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Bottled Ship Builder

Deadeye Method

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Hi All


I was browsing the Nautical Research Guild Forums (I know some of you post there as well) and went to their Home Page, and from there to 'The Nautical Research Journal' tab. At the bottom of the page you can download a free copy of a previous issue. So I did. A very professional magazine, however the bonus was under 'Shop Notes'. A method of making small deadeyes that I have not seen before. I've posted the link above, I won't copy the article to respect copyright. Worth having a look at though, assuming its still the same download if you have a go.

Thanks to the NRG

All the best


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I am finishing up a static display model of Goja at 1:192 scale, and noticed this post. Dug around a bit and found some photos to show some of the ways I make blocks and deadeyes. First image below shows the materials I generally use. I start by saturating a piece of construction paper of the color I want, well the color after saturation is the desired color. Takes a bit of practice to saturate the paper just right, too little and it will fall apart later, too much and it goes all white and useless. I use punches made from brass tubing, or in this case the sharpened needle of a vet hypo. Shown together in the photo with the wire or drill bits used to force the punched circles out of the end of the punch.

Second image show the jigs used to drill holes in the exact center of each punched circle. They are made from thin styrene plastic with a hole drilled to match the diameter of each block/deadye circle. This is in turn glued to a small piece of aluminum, in my case parts of the little pour spout taken from a cylindrical salt container, i.e. the cardboard ones I get my kitchen salt in at the grocery store. The aluminum has a small hole drilled, then the styrene is glued on top so that the hole in the aluminum is centered in the one drilled in the styrene. I simply place a punched circle in the hole in the styrene, flip the jig over so the aluminum is on top, press down hard with a tweezers around the small  hole to hold the punched circle tightly in place, then drill a hole through the circle. Occasionally the circle do slip around and the drill doesn't actually drill a hole, but it leaves a very clear mark where one can finish outside the jig.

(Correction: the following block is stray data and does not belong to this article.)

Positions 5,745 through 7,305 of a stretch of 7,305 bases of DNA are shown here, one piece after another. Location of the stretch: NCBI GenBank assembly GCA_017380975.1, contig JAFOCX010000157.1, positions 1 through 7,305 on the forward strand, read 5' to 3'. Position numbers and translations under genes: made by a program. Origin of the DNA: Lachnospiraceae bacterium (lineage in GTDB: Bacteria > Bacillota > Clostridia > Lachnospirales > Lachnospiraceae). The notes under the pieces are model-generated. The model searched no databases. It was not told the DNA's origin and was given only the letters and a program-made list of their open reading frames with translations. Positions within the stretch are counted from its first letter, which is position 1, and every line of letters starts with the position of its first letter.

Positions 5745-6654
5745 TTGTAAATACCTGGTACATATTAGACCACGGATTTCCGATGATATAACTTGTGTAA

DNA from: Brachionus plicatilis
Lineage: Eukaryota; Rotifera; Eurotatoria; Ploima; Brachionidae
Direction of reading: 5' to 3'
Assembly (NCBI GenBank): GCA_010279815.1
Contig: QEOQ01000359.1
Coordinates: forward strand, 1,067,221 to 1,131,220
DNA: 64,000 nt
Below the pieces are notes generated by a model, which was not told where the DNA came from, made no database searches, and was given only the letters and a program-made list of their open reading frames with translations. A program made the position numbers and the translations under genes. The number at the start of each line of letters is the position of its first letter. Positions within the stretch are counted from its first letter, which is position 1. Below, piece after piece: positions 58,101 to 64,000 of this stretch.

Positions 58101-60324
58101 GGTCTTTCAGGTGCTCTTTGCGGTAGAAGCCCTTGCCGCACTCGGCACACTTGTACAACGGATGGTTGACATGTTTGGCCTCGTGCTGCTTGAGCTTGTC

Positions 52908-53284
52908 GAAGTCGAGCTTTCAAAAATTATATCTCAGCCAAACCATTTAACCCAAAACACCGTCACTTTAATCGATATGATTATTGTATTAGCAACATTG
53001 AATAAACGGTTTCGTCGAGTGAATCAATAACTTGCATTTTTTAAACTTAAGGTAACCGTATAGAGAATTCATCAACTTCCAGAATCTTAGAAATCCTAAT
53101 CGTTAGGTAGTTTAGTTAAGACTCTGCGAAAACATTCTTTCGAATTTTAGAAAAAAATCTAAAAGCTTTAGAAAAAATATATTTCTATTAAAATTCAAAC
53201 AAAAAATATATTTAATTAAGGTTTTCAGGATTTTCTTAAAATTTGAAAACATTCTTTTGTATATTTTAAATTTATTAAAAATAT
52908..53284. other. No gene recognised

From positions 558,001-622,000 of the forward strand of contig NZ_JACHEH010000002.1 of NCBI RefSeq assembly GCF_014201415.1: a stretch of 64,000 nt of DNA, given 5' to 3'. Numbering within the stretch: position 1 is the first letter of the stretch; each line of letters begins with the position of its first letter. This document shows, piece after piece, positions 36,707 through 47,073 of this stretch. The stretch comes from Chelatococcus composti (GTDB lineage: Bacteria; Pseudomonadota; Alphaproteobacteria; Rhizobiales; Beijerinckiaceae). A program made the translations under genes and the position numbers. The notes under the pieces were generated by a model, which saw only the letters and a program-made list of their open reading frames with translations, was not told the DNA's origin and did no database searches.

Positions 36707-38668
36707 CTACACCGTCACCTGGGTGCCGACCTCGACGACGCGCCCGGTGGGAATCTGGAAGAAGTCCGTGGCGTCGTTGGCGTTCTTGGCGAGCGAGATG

Third image shows some completed blocks made from the work so far. Single, double, or triple blocks can be made quite easily. I simply tie a loop in the middle of a piece of thread for a purchase on the block, then feed the opposite ends of the thread through holes in the larger, then smaller, then larger punched circles, threads fed through from opposite sides. I then take the thread ends and pull until the purchase loop is centered properly, then apply a tiny amount of cyano glue to each thread to hold them to the outer sides of the block, being very carful not to get any glue in the hole. I then re-thread in the same manner, but from the end of the block opposite the purchase loop, then repeat the threading back towards the loop, and finally tie a knot around the bottom of the purchase block, glue and cut off the excess. They are definitely not perfect blocks, but they can be made easily in numbers, and come close enough in many cases.

The fourth photo shows some of my finished deadeyes. They were made in a similar fashion to the blocks, with the exception of using a brass plate with the proper hole spacing for the smaller holes. I use brass here because it will last longer, i.e. the aluminum block jigs would wear the center hole after enough uses. After drilling the holes in the deadeyes, I lightly sand the edges to round them out in profile.

The last photo shows some of the fully rigged deadeyes on my Goja model.

Hope all that is of some help to someone!

Anchor's A Weigh!

John Fox III


deaqdeye block 1.jpg

deaqdeye block 2.jpg

deaqdeye block 3.jpg

deaqdeye block 4.jpg

deaqdeye block 5.jpg

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